Once multiple mappings begin to occur, the relations between the components of the mappings become more abstract so that it is the structure of the relations that is seen to be the same or be "isomorphic" (having identical form), and mapping occurs at the systems or schema level, drawing on the knowledge domains of ICCMs. Most critical analyses of literature involve systems or schema mapping.
Finally, cognitive linguistics integrates different literary approaches by showing how they make use of cognitive mapping strategies across ICCMs in exploring the conceptual processes of the writer, reader, and text.
These are often referred to as idealized cognitive cultural models (ICCMs).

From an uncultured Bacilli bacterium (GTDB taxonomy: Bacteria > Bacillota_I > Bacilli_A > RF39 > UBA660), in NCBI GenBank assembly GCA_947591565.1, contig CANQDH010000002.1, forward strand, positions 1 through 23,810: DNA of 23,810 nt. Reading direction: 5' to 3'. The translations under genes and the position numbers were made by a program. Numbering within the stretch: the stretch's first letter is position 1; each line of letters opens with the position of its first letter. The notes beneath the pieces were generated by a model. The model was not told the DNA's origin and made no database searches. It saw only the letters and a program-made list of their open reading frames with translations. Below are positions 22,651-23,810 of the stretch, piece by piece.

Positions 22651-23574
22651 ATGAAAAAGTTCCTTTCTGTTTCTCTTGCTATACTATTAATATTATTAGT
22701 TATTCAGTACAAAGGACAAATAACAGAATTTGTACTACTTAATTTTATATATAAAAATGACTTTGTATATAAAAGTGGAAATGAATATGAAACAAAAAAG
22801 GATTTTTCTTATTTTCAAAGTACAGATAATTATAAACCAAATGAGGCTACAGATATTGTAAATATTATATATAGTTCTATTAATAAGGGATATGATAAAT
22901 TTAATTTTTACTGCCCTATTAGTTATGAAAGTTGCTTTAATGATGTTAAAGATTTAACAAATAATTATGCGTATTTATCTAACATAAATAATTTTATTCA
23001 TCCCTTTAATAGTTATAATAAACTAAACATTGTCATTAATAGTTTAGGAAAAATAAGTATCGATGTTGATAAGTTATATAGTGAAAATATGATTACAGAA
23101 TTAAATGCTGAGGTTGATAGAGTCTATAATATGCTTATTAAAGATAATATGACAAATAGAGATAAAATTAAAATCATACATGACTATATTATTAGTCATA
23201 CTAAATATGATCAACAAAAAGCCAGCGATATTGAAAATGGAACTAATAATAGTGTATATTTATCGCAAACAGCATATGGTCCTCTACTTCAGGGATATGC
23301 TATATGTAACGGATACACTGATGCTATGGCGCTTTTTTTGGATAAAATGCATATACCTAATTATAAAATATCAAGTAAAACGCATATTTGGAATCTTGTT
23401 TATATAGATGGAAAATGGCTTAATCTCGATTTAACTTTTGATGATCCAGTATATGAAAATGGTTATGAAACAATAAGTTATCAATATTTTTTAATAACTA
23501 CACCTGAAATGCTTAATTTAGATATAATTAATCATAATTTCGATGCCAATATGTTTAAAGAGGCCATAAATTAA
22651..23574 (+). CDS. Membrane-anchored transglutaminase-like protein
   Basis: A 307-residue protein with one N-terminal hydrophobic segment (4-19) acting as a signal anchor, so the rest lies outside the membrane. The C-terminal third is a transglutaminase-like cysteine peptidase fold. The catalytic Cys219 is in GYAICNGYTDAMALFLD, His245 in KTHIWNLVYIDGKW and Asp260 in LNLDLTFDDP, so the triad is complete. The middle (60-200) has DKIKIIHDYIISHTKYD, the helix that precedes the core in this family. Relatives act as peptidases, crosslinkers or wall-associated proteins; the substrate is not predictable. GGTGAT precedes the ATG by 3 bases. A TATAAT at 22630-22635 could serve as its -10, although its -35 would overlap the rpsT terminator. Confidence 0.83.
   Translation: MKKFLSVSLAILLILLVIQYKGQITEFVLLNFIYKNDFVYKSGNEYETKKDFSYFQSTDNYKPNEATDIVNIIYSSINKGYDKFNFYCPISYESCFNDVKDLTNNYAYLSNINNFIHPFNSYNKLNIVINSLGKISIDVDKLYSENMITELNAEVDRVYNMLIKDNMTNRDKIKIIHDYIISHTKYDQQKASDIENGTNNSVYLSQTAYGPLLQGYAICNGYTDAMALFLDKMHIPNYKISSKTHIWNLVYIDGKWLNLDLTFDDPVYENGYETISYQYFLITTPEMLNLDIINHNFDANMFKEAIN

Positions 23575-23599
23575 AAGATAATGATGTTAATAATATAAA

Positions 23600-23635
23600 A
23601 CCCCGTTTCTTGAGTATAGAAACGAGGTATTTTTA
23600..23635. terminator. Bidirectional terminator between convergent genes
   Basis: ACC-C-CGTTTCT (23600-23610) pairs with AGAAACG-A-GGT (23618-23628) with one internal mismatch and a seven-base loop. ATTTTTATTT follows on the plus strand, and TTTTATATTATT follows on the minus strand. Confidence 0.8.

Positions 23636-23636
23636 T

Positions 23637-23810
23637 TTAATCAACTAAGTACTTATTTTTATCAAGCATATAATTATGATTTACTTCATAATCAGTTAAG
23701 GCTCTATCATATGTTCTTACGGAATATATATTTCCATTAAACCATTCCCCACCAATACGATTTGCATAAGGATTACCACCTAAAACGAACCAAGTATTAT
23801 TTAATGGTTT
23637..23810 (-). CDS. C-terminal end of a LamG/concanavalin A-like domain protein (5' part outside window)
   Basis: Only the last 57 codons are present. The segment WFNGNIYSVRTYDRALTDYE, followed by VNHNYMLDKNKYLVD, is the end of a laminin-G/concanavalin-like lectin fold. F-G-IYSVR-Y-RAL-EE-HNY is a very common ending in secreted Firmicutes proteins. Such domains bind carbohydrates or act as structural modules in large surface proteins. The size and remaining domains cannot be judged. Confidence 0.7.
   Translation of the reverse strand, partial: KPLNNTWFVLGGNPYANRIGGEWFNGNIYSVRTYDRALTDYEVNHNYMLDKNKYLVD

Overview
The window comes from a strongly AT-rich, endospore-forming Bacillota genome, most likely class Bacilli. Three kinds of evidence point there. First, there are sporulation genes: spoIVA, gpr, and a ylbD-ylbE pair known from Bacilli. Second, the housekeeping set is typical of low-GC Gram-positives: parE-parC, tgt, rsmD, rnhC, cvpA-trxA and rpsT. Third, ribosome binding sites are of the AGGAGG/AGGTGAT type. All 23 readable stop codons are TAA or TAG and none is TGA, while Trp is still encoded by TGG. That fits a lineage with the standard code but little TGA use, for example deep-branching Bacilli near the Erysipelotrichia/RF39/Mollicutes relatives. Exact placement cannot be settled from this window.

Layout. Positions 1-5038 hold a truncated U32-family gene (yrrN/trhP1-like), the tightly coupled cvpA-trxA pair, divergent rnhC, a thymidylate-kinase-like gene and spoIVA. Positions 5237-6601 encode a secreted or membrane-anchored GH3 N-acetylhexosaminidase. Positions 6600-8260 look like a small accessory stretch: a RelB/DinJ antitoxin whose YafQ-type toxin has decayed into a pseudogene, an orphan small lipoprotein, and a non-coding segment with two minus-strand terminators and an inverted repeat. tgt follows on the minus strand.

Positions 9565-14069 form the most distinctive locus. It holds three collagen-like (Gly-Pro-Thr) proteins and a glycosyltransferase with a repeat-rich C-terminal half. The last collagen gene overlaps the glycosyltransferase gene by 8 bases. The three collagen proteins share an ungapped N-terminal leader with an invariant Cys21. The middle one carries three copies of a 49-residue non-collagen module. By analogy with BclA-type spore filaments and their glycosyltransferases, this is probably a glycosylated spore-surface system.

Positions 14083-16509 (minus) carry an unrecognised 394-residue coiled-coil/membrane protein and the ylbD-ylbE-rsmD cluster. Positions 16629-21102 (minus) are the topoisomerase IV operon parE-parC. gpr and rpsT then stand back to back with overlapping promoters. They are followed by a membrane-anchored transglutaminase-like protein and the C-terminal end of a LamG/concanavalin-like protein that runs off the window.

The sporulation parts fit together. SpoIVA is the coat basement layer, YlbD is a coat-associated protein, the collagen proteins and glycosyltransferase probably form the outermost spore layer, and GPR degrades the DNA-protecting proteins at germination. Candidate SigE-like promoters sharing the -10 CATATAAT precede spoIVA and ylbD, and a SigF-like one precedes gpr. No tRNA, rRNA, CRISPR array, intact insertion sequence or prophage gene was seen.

(1) The notions of "God" and "Heaven" in Dickinson's poetry, for example, depend on a cognitive model that is Christian and Protestant, a cultural model that situates the poems in nineteenth-century Puritan New England, and Dickinson's individual stance toward that idealized cognitive cultural model (ICCM).
The knowledge domains from which this passage is constructed constitute a rich ICCM that includes biblical, historical, and linguistic allusion, the power of beauty and eloquence, and philosophical attitudes toward divinity, art, and reality.
(6) In this double hierarchy schema, the divine creation space draws on the ICCM that the deity is ultimate artist, creating what is most noble and most powerful.